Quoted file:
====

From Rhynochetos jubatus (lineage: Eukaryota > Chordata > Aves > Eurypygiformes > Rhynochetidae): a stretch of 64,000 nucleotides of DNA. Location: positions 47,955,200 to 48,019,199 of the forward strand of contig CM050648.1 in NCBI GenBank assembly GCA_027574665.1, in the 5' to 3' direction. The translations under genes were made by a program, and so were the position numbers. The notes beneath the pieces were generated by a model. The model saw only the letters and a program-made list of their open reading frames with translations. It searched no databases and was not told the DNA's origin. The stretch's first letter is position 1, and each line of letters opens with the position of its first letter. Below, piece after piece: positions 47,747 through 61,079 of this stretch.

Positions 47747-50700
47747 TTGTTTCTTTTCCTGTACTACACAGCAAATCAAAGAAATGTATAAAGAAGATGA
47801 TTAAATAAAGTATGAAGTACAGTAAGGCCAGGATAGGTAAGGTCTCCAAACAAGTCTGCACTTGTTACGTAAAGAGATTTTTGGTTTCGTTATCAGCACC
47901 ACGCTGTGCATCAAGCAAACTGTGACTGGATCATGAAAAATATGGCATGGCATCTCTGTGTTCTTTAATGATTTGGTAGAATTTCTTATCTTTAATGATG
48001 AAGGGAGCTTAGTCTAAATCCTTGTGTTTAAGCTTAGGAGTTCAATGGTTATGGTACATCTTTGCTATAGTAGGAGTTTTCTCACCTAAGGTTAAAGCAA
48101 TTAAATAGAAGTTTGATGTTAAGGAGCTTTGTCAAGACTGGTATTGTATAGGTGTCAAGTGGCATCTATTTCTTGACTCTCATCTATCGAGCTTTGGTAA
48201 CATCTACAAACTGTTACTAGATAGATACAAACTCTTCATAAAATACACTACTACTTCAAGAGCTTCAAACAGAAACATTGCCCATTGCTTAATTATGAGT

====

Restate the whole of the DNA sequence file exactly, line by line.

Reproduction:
From Rhynochetos jubatus (lineage: Eukaryota > Chordata > Aves > Eurypygiformes > Rhynochetidae): a stretch of 64,000 nucleotides of DNA. Location: positions 47,955,200 to 48,019,199 of the forward strand of contig CM050648.1 in NCBI GenBank assembly GCA_027574665.1, in the 5' to 3' direction. The translations under genes were made by a program, and so were the position numbers. The notes beneath the pieces were generated by a model. The model saw only the letters and a program-made list of their open reading frames with translations. It searched no databases and was not told the DNA's origin. The stretch's first letter is position 1, and each line of letters opens with the position of its first letter. Below, piece after piece: positions 47,747 through 61,079 of this stretch.

Positions 47747-50700
47747 TTGTTTCTTTTCCTGTACTACACAGCAAATCAAAGAAATGTATAAAGAAGATGA
47801 TTAAATAAAGTATGAAGTACAGTAAGGCCAGGATAGGTAAGGTCTCCAAACAAGTCTGCACTTGTTACGTAAAGAGATTTTTGGTTTCGTTATCAGCACC
47901 ACGCTGTGCATCAAGCAAACTGTGACTGGATCATGAAAAATATGGCATGGCATCTCTGTGTTCTTTAATGATTTGGTAGAATTTCTTATCTTTAATGATG
48001 AAGGGAGCTTAGTCTAAATCCTTGTGTTTAAGCTTAGGAGTTCAATGGTTATGGTACATCTTTGCTATAGTAGGAGTTTTCTCACCTAAGGTTAAAGCAA
48101 TTAAATAGAAGTTTGATGTTAAGGAGCTTTGTCAAGACTGGTATTGTATAGGTGTCAAGTGGCATCTATTTCTTGACTCTCATCTATCGAGCTTTGGTAA
48201 CATCTACAAACTGTTACTAGATAGATACAAACTCTTCATAAAATACACTACTACTTCAAGAGCTTCAAACAGAAACATTGCCCATTGCTTAATTATGAGT